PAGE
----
“Hiten had a serene and calming presence. Clear and clean footwork, a balanced and symmetrical choreography alongside well-rounded theermanams gave a complete feel to the piece. His experimentation for the music of the Meera Bhajan was most intriguing. Longing for Krishna, Meera sees him in all objects around her: a peacock feather, a flute all beautifully depicted. Hiten performed nuanced abhinaya. Using speech as apart of the Meera Bhajan was also a useful addition.”
– Annapoorna Kuppuswamy, Pulse Dance Magazine, London, UK – Feb 2016.
“Hiten Mistry from London did not disappoint, in his technique both informative and expressive he excluded sincerity, honesty and hard work. He made his presence to the melody of raga Kalavati and the poetry of saint-poet Tulsidas in the invocation to Lord Ganesha, ‘Gayiye Ganapathy.’ Hiten eased with confidence into the Nrutyopaharam addressed to Lord Krishna, a composition of Thurayur Rajagopala Sharma, infusing it with the longing of a devotee to be one with the Lord.
The second half showcased his innate potential as a sensitive artist in the moments of piercing intensity depicting Krishna’s childhood. The conclusion with Mand tillana of Lalgudi Jayaraman was executed with precision befitting an artist of immense potential.”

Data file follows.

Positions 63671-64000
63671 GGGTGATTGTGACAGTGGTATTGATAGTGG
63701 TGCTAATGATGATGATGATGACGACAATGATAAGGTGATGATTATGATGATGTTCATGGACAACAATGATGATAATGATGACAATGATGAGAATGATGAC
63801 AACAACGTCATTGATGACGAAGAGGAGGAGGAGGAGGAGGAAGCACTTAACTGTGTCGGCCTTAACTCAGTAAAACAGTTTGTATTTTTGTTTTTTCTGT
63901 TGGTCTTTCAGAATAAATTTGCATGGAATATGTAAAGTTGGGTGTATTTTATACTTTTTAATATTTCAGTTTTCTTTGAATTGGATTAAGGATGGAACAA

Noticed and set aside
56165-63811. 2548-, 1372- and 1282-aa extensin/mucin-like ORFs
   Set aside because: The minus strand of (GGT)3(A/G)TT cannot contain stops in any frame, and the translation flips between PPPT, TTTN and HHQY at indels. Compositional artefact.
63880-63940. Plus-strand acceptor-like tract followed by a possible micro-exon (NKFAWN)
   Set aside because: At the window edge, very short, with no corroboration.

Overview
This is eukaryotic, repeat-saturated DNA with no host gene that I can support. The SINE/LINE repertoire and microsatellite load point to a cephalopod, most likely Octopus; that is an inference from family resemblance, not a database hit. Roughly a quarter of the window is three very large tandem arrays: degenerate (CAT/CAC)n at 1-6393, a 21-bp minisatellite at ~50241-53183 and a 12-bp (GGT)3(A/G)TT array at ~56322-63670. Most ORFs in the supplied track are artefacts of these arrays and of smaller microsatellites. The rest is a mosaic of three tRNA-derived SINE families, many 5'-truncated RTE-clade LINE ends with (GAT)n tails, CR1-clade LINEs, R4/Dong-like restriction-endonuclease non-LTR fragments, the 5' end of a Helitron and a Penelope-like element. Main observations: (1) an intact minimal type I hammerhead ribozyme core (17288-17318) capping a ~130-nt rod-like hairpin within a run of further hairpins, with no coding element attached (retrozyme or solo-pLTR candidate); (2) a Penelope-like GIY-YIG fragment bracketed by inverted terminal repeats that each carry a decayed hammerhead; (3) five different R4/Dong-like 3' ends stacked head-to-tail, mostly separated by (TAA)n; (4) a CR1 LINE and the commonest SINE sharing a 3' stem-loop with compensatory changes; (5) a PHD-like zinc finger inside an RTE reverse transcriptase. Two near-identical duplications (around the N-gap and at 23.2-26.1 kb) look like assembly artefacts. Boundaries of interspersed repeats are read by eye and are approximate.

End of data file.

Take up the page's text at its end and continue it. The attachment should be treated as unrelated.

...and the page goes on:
– Anita Shanmuganathan, Narthaki.com, Chennai, India – Dec 2010.
“It occurred to me that if Marcel Marceau had taken up dance instead of mime he would have been in the same frame as Mistry. Hiten Mistry maintained his concentration and discipline, his hand positions always perfect and a body that never seemed weary.”
– Tristam O’Brennin, Dance Dynamic, London, UK – Sept 2010.
“Cherubic and a glint of mischief in his eyes, Hiten brought out a playful innocence to the portrayal of a young Krishna. His depiction of Krishna saving Gajendra from the deathly grip of a Crocodile was executed with the right dose of physical drama and theatrical flair.
His footwork never faltered and he displayed a keen musicality and sense of rhythm. Hiten is a pleasure to watch. His nritta is clean and easeful, his movements economical without being mechanical. In an age were dancers strive for the deepest araimandi (demi plié position of Bharata Natyam) or the most complex theermanam (rhythmic dance unit), it was refreshing to see a dancer who did not sacrifice grace and flow to alter technical precision and speed.
Hiten shows incredible promise as a performer. With dancers like Hiten at the helm the future looks bright indeed.”
– Anusha Kedhar, Pulse Dance Magazine, London, UK – Sept 2010.